< Back to front page Text size +

Matsuzaka and the WBC

Posted by Adam Kilgore, Globe Staff  February 25, 2009 10:44 AM

E-mail this article

Invalid E-mail address
Invalid E-mail address

Sending your article

The scene right now: The Red Sox are taking batting practice, with the Boston College players huddled around the batting cage watching. A few are posing for pictures with Julio Lugo. Toto's "Africa" was playing on the loudspeakers a minute ago; now it's "Ain't No Mountain."

Terry Francona gave his daily briefing, which included a couple minor newsy nuggets. For one, Rocco Baldelli will start at designated hitter Friday against Tampa Bay, the team with which he spent his the first six years of his career.

And then there were the international matters to which the title of this post alludes. Daisuke Matsuzaka pitched in an exhibition game yesterday in Japan and “was pretty much on target,” Francona said. Matsuzaka threw 1 2/3 innings and allowed one run on four hits. [Note: Japanese newspapers reported that he allowed two runs and five hits.] He threw 38 pitches, two shy of the 40-pitch limit the Red Sox wanted.

Matsuzaka, of course, is not going to join the Red Sox until after the World Baseball Classic, training instead across the Pacific. The club has been communicating with Matsuzaka through e-mails sent by club officials to oversee Matsuzaka in Japan, which are translated by Masa Hoshino. The arrangement, Francona allowed, is a little strange.

“Yeah, it is,” he said. “But when you think about it, it makes sense. You’d certainly rather have your team here than not here. But I don’t know if that made a lot of sense, to ask him to do it. We’re getting good updates. The mound is the same distance away there as it is here.”

The Red Sox have a more typical WBC-related concern with lefty set-up man Javier Lopez, who will pitch for Puerto Rico. Francona called PR manager Jose Oquendo yesterday.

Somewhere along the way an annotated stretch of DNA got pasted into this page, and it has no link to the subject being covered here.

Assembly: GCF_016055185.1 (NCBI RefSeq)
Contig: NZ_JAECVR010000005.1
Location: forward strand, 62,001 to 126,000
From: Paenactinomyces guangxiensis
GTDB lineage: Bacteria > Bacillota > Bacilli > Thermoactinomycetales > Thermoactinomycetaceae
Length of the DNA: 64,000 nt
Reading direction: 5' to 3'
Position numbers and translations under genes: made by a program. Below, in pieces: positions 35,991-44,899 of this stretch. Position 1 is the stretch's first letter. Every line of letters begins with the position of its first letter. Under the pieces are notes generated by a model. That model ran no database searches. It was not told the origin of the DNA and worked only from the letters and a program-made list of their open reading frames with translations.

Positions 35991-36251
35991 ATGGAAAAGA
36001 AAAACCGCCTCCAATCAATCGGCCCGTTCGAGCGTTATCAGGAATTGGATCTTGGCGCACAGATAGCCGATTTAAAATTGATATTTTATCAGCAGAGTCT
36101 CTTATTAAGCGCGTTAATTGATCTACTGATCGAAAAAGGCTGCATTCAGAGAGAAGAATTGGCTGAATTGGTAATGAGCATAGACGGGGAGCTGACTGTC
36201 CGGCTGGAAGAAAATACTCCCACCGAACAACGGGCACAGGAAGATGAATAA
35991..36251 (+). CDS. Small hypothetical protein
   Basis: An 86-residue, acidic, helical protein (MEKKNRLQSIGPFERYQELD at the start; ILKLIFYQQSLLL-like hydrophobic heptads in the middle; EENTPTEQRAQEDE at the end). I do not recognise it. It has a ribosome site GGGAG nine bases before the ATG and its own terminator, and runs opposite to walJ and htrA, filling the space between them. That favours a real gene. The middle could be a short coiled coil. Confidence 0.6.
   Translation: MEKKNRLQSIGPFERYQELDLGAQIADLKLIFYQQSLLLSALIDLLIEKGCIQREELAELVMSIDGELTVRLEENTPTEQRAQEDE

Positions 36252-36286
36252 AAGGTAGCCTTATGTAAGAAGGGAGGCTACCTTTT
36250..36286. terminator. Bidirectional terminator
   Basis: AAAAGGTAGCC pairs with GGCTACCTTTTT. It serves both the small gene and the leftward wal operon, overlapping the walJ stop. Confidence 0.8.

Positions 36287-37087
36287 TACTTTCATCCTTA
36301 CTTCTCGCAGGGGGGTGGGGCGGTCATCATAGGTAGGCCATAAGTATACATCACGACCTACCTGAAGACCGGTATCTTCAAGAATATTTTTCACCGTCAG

“Just to plead for leniency,” Francona said, grinning. “No, he was great. After I called him, I was actually kind of embarrassed. He was so good about realizing how to handle it. About 10 seconds into the phone call, I was just asking him how he was doing. Because it was very obvious he had respect.

“The thing with Javy is, because he’s a specialty, he’s a guy that a manager would want to get up [a lot]. Early in the season, you’re not ready to do that -- back-to-back days, things like that. But Jose was so good.”

The Lopez/Matsuzaka difference illustrates how divergent individual situations become when the WBC cuts in. The position of the player and the level of the country’s desire to win necessitate each case be analyzed differently.

“Well, it’s difficult,” Francona said. “With position players, you really don’t need to [call the country’s manager]. In Daisuke’s case, he’s been over there the whole and we’ve had communication through a phone call or two, but mostly e-mails and things like that. In some instances, there’s probably a little more openness for people to communicate than others. I think the Japanese team, putting their team together, they want to win. I mean, everybody wants to win – some teams are more open to communication than others. I knew Jose, so it was an easy phone call.”

(Side note: Sorry, we have no audio/video for Francona today. Chris Forsberg is unfortunately headed back to Boston. Once I figure out my fancy flip-cam, it should return.)

E-mail this article

Invalid E-mail address
Invalid E-mail address

Sending your article

archives

browse this blog

by category